Friday, May 29, 2009


Ten Cheers for Sonia

Several right-wing bloggers have discovered my e-mail address and send me daily updates or briefings by e-mail. One of them sent a message detailing ten reasons that Sonia Sotomayor will not be confirmed as an Associate Justice of the Supreme Court. After reading these ten, I am forced to admit that I am utterly and completely un-right-wing. Every reason was to me a reason for confirming her. At least, they would cause me to vote for her if I were a member of the Senate. Here they are, along with both the right-wing comment and my comment:

I generally support the idea of nominating a woman or a Hispanic to the U.S. Supreme Court, but not this one, not Judge Sonia Sotomayor. And she's so biased, that I'll go out on a limb to predict she won't be confirmed, for ten reasons:

In a 2005 panel discussion at Duke University, Sotomayor told students that the federal Court of Appeals is where "policy is made." She said the "Court of Appeals is where policy is made. And I know, and I know, that this is on tape, and I should never say that. Because we don't 'make law,' I know. [audience laughter] Okay, I know. I know. I'm not promoting it, and I'm not advocating it. I'm, you know. [audience laughter] Having said that, the Court of Appeals is where, before the Supreme Court makes the final decision, the law is percolating. Its interpretation, its application." As a judicial activist, she jokingly admits "making policy" from the bench, based on feelings or empathy or judicial precedent, not laws passed by Congress, and so she assumes the power of legislature, to make policy, legislating from the bench.

She has a sense of humor and can make a joke. Actually, what she said (jokingly) is often true. For example, our present policy of having all representative districts in State Legislatures of equal population, or as close as possible, is the result of a court decision, not a vote of a legislature or a plebiscite. Before this decision became "policy" Los Angeles County had one representative in the California State Senate (out of 40 Senators) even though it has about one-third of the State's population. She speaks truth and I support her.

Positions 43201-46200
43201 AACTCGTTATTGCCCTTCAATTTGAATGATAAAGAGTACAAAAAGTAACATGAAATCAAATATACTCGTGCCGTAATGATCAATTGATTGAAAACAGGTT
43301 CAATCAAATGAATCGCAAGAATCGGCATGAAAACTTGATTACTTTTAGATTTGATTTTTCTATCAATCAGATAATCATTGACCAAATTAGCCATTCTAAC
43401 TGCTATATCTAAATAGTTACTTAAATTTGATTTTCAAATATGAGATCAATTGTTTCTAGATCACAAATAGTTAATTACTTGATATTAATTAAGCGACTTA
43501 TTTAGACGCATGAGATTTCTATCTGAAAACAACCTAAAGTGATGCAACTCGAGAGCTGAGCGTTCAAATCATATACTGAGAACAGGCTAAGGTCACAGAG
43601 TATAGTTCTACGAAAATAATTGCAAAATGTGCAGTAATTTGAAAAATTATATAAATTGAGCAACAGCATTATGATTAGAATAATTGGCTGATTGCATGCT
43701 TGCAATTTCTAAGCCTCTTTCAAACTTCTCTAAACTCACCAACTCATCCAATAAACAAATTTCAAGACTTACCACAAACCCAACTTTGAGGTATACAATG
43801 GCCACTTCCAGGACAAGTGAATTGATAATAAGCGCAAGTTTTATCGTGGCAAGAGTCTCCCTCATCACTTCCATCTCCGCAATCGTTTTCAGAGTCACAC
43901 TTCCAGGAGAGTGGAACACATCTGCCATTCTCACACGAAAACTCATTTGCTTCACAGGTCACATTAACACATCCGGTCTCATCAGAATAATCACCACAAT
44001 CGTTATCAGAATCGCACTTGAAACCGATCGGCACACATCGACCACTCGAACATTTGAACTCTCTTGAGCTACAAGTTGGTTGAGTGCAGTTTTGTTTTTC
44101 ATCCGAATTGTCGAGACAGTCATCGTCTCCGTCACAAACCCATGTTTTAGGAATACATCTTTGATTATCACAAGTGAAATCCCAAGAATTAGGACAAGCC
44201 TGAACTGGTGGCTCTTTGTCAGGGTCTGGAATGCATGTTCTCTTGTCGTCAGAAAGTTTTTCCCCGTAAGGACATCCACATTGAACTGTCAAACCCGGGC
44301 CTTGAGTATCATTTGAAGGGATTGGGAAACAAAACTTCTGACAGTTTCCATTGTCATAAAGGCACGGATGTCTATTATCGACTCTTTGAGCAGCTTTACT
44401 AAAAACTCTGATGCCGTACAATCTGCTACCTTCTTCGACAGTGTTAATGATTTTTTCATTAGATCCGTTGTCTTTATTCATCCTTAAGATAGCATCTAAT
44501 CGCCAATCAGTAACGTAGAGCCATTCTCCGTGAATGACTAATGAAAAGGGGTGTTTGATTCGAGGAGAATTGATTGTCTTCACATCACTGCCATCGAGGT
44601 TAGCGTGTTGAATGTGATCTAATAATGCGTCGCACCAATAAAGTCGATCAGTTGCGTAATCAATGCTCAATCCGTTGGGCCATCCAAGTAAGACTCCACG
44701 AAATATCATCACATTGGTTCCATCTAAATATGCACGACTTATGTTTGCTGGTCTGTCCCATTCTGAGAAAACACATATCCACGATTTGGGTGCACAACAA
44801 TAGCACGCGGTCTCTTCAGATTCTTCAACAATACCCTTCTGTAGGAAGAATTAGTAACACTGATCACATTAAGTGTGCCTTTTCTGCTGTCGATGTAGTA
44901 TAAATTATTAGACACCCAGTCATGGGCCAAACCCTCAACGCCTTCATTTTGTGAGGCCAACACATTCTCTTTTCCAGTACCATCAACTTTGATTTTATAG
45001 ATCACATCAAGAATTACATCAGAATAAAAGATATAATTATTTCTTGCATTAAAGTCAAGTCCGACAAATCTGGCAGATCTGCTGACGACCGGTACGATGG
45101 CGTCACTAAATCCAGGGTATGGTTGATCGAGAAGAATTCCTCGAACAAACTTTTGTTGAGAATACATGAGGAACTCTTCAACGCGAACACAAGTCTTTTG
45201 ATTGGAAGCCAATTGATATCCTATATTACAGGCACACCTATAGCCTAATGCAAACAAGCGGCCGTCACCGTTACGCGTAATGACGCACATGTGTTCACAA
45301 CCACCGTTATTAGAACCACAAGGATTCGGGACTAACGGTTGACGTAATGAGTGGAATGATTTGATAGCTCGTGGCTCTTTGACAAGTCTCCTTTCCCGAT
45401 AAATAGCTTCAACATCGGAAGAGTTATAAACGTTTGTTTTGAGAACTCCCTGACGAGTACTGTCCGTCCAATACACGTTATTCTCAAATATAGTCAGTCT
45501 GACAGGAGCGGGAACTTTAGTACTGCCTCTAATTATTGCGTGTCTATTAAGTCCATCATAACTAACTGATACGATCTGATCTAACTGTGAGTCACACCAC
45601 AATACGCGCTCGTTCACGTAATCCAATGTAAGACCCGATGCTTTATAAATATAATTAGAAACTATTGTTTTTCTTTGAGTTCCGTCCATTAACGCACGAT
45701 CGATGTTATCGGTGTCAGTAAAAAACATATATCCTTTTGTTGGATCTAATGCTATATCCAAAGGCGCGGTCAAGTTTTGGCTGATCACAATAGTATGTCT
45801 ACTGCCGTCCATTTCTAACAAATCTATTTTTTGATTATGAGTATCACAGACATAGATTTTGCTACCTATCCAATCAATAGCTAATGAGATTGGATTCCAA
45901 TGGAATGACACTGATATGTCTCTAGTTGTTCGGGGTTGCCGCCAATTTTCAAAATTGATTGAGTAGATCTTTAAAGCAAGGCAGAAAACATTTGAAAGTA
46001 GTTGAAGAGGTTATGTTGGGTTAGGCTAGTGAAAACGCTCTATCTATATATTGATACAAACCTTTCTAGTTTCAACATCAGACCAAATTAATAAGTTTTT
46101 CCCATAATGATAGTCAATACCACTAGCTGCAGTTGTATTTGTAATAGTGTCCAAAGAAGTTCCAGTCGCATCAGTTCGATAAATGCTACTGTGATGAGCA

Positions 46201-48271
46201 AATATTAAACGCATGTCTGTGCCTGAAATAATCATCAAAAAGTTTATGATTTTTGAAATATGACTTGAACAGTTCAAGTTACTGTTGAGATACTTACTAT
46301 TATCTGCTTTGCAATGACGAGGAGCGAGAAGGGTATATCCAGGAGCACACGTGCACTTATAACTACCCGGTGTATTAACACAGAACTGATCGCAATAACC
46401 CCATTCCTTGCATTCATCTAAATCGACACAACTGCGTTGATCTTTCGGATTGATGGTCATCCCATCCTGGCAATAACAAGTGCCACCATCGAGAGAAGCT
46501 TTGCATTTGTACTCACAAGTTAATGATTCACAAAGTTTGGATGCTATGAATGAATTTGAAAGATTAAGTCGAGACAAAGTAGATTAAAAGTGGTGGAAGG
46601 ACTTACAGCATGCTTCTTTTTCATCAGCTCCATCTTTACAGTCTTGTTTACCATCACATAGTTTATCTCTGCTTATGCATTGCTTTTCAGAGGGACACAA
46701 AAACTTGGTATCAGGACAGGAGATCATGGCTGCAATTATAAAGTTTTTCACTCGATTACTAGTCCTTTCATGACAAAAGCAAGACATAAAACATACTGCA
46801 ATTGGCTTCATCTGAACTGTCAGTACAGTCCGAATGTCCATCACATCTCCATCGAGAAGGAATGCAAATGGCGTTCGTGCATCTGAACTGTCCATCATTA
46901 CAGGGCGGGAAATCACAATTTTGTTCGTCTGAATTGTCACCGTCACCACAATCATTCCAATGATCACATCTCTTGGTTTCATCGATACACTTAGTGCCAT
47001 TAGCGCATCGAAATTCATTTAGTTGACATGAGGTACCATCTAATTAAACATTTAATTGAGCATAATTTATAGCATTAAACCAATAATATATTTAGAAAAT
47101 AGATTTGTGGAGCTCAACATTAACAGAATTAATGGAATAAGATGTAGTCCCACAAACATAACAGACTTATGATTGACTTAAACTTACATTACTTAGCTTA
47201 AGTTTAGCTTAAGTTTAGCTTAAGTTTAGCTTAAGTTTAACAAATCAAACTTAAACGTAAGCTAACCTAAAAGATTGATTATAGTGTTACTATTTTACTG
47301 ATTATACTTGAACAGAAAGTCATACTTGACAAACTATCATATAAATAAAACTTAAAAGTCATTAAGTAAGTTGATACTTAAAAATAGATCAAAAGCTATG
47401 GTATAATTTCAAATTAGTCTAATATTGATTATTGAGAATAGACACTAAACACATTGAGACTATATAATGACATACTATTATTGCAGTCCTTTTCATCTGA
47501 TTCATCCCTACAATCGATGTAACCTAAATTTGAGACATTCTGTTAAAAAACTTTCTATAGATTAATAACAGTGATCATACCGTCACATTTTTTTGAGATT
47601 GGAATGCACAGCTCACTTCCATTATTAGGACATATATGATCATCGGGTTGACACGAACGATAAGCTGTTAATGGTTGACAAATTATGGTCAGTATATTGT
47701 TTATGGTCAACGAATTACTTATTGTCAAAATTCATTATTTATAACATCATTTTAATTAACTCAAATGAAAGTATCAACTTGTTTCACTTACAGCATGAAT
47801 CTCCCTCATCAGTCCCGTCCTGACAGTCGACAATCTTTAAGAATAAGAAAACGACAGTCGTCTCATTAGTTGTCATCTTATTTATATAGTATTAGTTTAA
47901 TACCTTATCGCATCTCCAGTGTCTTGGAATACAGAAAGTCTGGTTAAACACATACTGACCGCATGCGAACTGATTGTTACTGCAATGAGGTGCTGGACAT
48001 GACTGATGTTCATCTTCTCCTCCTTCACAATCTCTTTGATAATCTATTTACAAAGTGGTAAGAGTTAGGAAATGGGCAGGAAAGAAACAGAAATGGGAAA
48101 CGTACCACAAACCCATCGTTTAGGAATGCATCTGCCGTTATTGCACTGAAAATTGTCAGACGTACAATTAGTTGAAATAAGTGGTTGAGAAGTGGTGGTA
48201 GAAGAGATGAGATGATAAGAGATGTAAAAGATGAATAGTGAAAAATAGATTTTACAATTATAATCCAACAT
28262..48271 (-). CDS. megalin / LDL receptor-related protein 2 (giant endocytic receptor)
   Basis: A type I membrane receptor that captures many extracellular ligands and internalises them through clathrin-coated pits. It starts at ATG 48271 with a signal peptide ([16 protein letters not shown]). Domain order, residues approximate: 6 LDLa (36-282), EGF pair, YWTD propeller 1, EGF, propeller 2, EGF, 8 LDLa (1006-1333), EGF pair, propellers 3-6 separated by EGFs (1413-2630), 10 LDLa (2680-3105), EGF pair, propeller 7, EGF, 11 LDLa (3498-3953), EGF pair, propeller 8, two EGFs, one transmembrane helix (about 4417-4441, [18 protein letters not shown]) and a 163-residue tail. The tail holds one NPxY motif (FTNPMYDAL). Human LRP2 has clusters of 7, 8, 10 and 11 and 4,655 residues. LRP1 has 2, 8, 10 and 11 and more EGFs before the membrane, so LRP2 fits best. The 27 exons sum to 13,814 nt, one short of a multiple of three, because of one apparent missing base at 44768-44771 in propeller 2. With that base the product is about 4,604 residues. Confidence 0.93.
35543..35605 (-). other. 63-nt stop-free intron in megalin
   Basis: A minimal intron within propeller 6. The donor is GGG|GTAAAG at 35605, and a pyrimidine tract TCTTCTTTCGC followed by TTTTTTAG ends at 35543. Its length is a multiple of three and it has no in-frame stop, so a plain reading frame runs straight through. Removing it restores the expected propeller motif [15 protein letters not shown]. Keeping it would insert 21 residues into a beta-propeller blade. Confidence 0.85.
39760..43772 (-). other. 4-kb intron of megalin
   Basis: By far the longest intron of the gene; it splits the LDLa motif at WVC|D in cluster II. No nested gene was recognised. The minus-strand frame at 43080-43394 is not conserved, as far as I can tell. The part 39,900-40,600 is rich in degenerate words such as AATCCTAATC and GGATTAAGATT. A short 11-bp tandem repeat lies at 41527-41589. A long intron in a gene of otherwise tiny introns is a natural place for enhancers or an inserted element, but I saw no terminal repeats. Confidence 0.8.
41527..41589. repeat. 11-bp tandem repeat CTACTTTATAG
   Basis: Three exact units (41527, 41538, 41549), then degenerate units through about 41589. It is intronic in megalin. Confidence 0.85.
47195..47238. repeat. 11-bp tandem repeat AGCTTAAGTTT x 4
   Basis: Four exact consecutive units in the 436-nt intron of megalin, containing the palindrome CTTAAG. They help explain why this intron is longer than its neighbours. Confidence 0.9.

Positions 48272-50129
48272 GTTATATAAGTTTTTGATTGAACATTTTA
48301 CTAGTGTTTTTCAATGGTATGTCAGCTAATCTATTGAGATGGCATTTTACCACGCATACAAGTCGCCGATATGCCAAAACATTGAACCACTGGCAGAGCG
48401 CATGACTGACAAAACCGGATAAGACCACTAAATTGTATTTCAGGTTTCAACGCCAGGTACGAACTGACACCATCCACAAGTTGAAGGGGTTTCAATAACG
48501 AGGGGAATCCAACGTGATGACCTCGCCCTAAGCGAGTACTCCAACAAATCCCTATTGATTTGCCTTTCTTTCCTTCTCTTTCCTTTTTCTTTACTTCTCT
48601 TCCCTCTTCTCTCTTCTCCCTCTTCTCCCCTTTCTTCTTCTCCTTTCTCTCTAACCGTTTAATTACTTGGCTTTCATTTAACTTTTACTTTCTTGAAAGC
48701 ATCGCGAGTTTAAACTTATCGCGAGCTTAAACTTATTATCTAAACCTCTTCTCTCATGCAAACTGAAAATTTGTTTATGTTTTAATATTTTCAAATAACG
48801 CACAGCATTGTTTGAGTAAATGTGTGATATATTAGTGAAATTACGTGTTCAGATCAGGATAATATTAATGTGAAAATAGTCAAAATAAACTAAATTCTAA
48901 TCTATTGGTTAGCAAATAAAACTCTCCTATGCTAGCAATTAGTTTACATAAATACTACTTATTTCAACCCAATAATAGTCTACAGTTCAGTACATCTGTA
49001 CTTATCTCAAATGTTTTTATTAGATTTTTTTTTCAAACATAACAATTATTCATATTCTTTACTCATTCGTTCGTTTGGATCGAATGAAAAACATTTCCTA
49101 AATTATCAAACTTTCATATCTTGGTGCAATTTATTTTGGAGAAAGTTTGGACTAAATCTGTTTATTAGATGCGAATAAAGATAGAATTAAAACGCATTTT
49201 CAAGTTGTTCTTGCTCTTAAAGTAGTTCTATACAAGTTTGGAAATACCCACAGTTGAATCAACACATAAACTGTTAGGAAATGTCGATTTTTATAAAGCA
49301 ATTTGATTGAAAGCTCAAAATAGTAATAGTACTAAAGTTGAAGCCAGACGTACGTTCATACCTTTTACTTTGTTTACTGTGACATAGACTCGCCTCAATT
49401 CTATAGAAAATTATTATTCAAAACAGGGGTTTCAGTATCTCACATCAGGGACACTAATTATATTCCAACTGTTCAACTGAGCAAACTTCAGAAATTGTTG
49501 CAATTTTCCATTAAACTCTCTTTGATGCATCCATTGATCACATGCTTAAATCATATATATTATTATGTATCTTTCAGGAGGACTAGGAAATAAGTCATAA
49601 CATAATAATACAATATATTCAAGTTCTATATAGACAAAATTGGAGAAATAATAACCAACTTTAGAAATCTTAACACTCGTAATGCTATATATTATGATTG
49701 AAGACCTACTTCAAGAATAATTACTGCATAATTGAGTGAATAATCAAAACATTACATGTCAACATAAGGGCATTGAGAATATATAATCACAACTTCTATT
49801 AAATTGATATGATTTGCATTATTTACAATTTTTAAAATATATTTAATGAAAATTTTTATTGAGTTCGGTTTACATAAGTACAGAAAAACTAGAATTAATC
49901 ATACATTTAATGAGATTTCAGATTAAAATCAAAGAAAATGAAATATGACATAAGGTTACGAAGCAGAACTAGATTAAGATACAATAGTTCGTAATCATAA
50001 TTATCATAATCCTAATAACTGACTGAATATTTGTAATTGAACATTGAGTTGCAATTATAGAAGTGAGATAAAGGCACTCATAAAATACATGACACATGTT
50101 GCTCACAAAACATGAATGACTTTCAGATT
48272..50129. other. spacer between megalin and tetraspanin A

Although she ruled to uphold the longstanding "Mexico City Policy" which had limited funds for abortions performed overseas (until President Obama struck down that policy, now fully funding abortions overseas with our taxes), Sotomayor stands squarely in the camp of supporting and upholding the Roe v. Wade decision that legalized child killing across America and cost 50,000,000 children their lives.Furthermore, Rev. Rob Schenck of The National Clergy Council now reports that Sotomayor was or is an active board member of a group called the "Childbirth Connection" that advocates for "reproductive rights of women," which is generally a code word for abortion on demand, including partial birth abortion, which Sotomayor has never publicly opposed. Since I was born to a single mom who courageously gave me up for adoption, and I was adopted at age three by a Christian family, I'm passionately pro-life.

It's not certain that she is not "pro-life." She does support the Roe v. Wade decision, not on the basis of a pro-life argument but a privacy right argument. Another reason for me to support her.

In her ruling to allow government to ban privately owned weapons belonging to New York citizens, Sonia Sotomayor wrote in Maloney v. Cuomo: "The Second Amendment applies only to limitations the federal government seeks to impose on this right . . . not upon that of the state." Since her crazy reading of the 2nd Amendment only forbids Congress from seizing your guns, the New York State Assembly was fully authorized to ban nunchuks, or seize ANY AND ALL of your weapons, according to Sotomayor's anti-liberty reasoning. But as a former military distinguished marksman and former captain of my rifle team at a New York State high school, I care about protecting our right to bear arms.

The current interpretation of the Second Amendment is that it grants an absolute right to individuals to bear arms and not simply a right to States to maintain armed militias, in spite of the language of the amendment. I think the present court made a mistake in its ruling. Whether or not all individuals should have a right to own and carry loaded firearms, I think it is bad policy not to restrict that right to individuals who have a good reason for using firearms and who can be trusted not to use them for illegal purposes. Again, the argument convinces me.

ACLJ Attorney Jay Sekulow said of Sotomayor: "She is left in judicial philosophy, ranges much further left than Justice Ginsburg or Justice Souter . . . I just had a case where the Court was unanimous, it was involving the 10 commandments issue, and the court was unanimous 9 to 0, but I would not expect that if Judge Sotomayor was confirmed, that it would probably have been 8 to 1. She has a very, very strict view of church-state separation, and she was aggressive on this idea of a 'living constitution.'" Meanwhile she ruled one Muslim prisoner had a right to receive the Eid ul Fitr feast (a Muslim holiday meal) in his prison cell, and another Muslim prisoner had a right to access a Muslim chaplain, which is fine if she treats other faiths equally. But I personally suspect Sotomayor would rule to disallow public prayers offered "in Jesus name" but allow prayers to Allah, just like Obama's other judicial nominee David Hamilton.